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Sax mic, techniques for woodwind ensembles

Discussion in 'Brass' started by BobRogers, Jul 4, 2006.

  1. BobRogers

    BobRogers Well-Known Member

    My daughter is a sax player, and I may be recording her in various ensembles this fall.

    My first question is what you guys use for recording solo sax. I haven't really gone through all the combinations of mics and preamps in my collection as she has just been recording practice sessions and a Rode NT5 through the Brick sounds pretty good. But there is always room to improve, and I'd like to hear what people with more experience are doing.

    As far as ensembles go, I've recorded practice sessions of her in a sax quartet before and I might get a chance to record a woodwind ensemble (nine or ten piece). What would you use for these? Would you do any spot micing of the ensemble?
     
  2. Boswell

    Boswell Moderator Distinguished Member

    What's the ensemble layout? How many of which instruments? Is it conducted? Is it studio or auditorium?

    I've done lots of wind band/ensemble recordings under various conditions. The rule I work to is to do almost anything to avoid using other than a single overhead stereo pair. If you can get the players to adjust themselves backwards and forwards a little relative to the centre mic position (but not so much as to compromise their music making), you can usually avoid the need for spot miking.

    A lot depends on the makeup of the ensemble, the acoustics of the room/studio and also the repertoire. Flutes are particularly difficult to get balanced with the rest of the ensemble, especially if there is more than one.

    Any ensemble with saxes has a different balance problem, and there you might opt for spotting on some of the quieter instruments, if you can do it without adding key mechanism noise.

    Good luck with your ensemble, and I should be interested to hear of your experiences.
     
  3. BobRogers

    BobRogers Well-Known Member

    The instrumentation last year was 2 clarinets, 2 flutes, 2 oboes, bassoon, bass clarinet, bari sax, two french horns. Might change a bit this year due to some students moving on. (It's a high school ensemble directed by one of the professors at Virginia Tech.) They array themselves in an arc, and I was hoping to record a practice so we could try to do a few things to optimize recorded sound without detracting from the performance.
     
  4. Boswell

    Boswell Moderator Distinguished Member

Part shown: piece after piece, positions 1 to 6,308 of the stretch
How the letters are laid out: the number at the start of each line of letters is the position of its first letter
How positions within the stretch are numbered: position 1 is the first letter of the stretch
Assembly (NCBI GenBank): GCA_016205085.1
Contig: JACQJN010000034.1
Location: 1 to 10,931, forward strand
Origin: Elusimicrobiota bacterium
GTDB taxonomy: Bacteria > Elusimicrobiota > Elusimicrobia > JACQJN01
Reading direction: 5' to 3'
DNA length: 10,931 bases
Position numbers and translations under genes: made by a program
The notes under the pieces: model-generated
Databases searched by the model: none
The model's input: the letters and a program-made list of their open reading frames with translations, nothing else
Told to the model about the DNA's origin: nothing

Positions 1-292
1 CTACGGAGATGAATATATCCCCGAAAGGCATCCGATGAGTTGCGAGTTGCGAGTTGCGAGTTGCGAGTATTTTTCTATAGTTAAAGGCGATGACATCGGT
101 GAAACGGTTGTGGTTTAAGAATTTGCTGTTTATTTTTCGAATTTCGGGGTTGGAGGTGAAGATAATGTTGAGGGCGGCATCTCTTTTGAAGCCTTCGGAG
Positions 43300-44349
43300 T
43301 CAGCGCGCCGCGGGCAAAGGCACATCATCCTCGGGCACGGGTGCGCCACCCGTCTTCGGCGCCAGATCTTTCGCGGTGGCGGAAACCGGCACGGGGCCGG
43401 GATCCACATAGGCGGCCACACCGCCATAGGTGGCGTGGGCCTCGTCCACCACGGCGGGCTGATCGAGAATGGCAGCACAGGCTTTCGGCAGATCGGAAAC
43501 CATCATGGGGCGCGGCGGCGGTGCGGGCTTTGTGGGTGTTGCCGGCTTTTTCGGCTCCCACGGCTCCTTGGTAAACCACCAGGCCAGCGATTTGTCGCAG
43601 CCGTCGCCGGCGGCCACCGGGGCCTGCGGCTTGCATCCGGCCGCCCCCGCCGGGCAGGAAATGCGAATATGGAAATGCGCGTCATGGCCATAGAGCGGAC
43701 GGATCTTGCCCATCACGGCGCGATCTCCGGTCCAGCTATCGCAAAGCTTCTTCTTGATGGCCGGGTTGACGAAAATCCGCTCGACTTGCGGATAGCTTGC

That grouping should be OK. Try starting with a pair of SDC microphones overhead and a little in front of the conductor. Choose the configuration (co-incident crossed pair, ORTF etc) and see how it balances up in rehearsal. You can add spots maybe to add a bit of kick to the bassoon, but the flutes should be OK. You might want to add another ambient pair further back, but this will depend on the performance venue.
     
  5. JoeH

    JoeH Well-Known Member

    For solo sax work, (Jazz combos, wind quartets, etc.) I've come to rely on the MXL V6 quite a lot these days. I reviewed one for Mix a while back and fell in love with it. (And I ended up keeping it.) It's designed to emulate a tube sound (it's transitor, however) and it's advertised as being very warm - like a tube mic, but without the tube.

    They sound as good as they look, and they're really not all that expensive (about $250, I think?) so you can take them out on gigs without too much worry should they get damaged or (gasp!) stolen.

    I found it to have a lot less of the dreaded "Squonk!" on reeds, esp saxes, and it's got a smooth off-axis sound as well. It still seems to hold up when the player moves around a bit - as sax players tend to do.

    There's plenty of other great mics out there for solo sax work, but this one's worth a listen before you consider buying anything else for more $$.
     
  6. Cucco

    Cucco Distinguished Member

    Wow...that's an odd instrumentation.

    Considering the instrumentation (minus the horns) I would suggest overhead ribbons (perhaps M/S or Blumlein).

    However, horns do NOT sound good through ribbons.

    How are the acoustics?? Is it in VT's recital hall or performance hall? If so, I would say, go for a good overhead pair of omnis or wide cardioids.

    If not, perhaps ORTF.

    Spot mic'ing shouldn't really be necessary so long as your hornists aren't Conn 8D elephent emulators...

    I recently got a chance to try Wes Dooley's stereo ribbon (don't recall the model off the top of my head) and it sounded quite nice! It wasn't as big as I though it would be either. This might be the exception to the ribbon rule with horns - it might actually work. If you could get a hold of one of these, I think you would be quite happy with it.

    Let us know how it goes.

    J.
     
  7. BobRogers

    BobRogers Well-Known Member

    Yes, interesting instrumentation. Blacksburg is a medium small high school. Patrick Casey put the ensemble together for a music educators workshop in NOVA. I think adapting to the personnel you have was part of the point (e.g. my daughter, Alice, is playing bari and covering a bassoon part). It was a good experience for the kids and he got a good performance out of them last year.

    They practice either on the stage at Blacksburg High or in a large practice room in Squires (VT). The high school stage does not have the best acoustics, but it's not terrible. I've only been in the practice room at Tech a few times and never listened critically. My impression is that it's pretty neutral. The small recital hall in Squires is a great room, but they haven't used it before. Maybe I can get them in there.
     

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